Automakers have spent the majority of 2016 announcing their plans for self-driving and the future of automation, but while some just begin to prototype systems, others are soaring ahead of the pack.
Research and advisory firm Lux Research has charted the 12 major automakers on business execution and technical value, and noted if the company has a positive or negative view on the advent of self-driving.
Toyota, Honda, and Mercedes Benz are ahead right now, as you can see in the graph above. Tesla and BMW aren’t far behind, but the report claims that the two companies have a “wait and see” attitude to self-driving, rather than actively pushing for its arrival. The attitude is based on investments, partnerships, and demonstrated capability.
Daimler Trucks and Hyundai are the other two automakers in the top right on technical value and business execution. German automaker Audi has a decent technical value rating, but lacks the investment or business execution its German rivals BMW and Mercedes-Benz have achieved.
The two major automakers in the U.S.—General Motors and Ford—have similarly poor outlooks. The two companies are lower than all European rivals on technical value and business execution, apart from Renault-Nissan, which is far behind the group.
Self-driving car R&D market is white hot
General Motors has started spending heavily in the self-driving market, investing $500 million in a partnership with ridesharing app Lyft and purchasing Cruise Automation for $1 billion in March. Ford, on the other hand, may be looking to partner with Google to fix some of its self-driving shortcomings.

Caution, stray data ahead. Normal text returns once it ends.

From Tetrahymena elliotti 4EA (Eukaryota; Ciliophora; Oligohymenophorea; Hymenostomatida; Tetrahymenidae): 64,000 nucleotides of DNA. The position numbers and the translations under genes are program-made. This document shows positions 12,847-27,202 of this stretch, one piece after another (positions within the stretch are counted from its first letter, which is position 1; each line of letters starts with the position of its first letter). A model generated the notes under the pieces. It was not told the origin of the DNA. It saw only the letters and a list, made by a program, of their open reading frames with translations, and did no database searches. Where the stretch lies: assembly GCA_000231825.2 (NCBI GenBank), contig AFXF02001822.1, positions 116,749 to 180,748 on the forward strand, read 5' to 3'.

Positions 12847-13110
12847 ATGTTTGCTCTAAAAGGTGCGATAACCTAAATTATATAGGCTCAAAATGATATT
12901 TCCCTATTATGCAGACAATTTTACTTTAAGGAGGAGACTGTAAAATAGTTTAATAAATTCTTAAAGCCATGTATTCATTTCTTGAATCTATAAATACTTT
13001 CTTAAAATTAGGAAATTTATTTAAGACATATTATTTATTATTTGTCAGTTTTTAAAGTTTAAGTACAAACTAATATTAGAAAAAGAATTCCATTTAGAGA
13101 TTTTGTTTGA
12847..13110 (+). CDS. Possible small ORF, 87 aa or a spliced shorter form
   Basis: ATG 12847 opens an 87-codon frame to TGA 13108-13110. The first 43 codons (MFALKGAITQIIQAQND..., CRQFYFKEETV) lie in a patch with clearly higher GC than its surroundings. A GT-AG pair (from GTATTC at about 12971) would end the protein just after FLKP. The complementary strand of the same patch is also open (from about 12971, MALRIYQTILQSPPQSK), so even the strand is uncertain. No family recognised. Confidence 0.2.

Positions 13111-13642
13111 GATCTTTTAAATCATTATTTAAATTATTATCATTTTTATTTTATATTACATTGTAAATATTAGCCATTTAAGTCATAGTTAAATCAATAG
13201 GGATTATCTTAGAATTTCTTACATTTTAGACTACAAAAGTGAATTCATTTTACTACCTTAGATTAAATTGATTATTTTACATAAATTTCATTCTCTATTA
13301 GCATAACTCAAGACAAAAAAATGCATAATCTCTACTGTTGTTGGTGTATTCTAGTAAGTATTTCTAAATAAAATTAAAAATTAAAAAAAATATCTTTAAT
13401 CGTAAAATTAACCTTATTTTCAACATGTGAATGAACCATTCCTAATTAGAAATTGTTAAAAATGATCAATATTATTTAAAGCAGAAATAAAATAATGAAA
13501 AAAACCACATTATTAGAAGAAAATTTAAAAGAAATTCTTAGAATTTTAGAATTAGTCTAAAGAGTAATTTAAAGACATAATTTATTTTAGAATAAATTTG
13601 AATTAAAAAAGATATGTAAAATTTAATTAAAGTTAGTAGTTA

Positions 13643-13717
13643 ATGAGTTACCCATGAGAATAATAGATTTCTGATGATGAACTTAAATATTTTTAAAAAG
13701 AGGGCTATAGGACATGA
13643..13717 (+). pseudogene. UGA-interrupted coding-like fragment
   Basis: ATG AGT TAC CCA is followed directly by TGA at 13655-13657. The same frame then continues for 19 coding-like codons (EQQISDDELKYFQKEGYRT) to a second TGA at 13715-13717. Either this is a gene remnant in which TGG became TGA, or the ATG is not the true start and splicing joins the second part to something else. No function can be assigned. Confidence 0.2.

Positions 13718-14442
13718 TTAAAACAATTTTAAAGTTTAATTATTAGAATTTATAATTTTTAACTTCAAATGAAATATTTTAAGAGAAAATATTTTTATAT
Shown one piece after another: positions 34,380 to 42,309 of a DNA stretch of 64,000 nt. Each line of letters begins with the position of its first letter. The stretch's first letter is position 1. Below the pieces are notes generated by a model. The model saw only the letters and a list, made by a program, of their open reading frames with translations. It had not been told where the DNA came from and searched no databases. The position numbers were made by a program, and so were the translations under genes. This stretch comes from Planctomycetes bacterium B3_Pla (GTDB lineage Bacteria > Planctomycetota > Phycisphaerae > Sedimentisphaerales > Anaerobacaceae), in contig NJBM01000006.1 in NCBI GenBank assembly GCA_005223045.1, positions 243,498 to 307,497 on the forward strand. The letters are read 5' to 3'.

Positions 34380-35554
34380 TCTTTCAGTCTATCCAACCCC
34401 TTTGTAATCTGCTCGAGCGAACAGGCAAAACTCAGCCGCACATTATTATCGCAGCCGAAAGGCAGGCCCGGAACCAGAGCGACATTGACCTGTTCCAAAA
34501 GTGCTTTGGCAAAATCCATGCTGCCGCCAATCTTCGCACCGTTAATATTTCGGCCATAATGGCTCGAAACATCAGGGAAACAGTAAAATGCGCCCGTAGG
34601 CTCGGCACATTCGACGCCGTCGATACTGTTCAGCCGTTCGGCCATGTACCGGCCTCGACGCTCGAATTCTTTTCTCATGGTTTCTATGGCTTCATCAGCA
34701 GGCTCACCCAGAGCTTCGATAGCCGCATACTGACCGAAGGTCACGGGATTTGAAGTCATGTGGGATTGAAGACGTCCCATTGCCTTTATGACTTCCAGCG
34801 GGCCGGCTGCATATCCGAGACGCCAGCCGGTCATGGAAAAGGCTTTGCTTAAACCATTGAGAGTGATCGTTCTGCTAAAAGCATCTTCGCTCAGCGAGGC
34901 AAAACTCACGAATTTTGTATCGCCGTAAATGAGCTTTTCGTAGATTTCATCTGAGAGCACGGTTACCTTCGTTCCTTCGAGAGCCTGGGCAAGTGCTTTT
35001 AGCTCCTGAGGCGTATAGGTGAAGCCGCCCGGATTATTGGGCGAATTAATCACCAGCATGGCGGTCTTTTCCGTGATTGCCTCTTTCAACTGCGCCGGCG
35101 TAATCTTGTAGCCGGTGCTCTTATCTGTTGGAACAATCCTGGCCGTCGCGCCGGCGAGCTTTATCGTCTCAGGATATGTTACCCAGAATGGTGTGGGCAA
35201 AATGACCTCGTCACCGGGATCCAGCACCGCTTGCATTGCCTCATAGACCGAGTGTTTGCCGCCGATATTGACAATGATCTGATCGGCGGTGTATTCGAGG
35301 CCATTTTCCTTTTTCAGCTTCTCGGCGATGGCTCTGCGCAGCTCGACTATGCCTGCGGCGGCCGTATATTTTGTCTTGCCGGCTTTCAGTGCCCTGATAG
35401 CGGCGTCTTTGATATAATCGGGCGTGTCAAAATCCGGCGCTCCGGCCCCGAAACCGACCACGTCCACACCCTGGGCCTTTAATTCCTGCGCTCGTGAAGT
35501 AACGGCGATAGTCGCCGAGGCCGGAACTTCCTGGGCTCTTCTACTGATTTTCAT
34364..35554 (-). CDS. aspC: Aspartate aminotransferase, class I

The PSA Group and Fiat Chrysler are both not on graph, despite both working on self-driving or partnering with tech companies. PSA Group, which controls Peugeot and Citroen, is currently the only firm allowed to test self-driving cars in France. Fiat Chrysler recently partnered with Google, providing them with 100 vans, and may have plans to create similar partnerships with Uber and Amazon.
While it is worrying to see companies like Renault-Nissan and Audi not invest in self-driving as much as rivals, we are still three years away from any concrete legislation that allows driverless cars on the road. That is enough time for any automaker to change their attitude towards self-driving.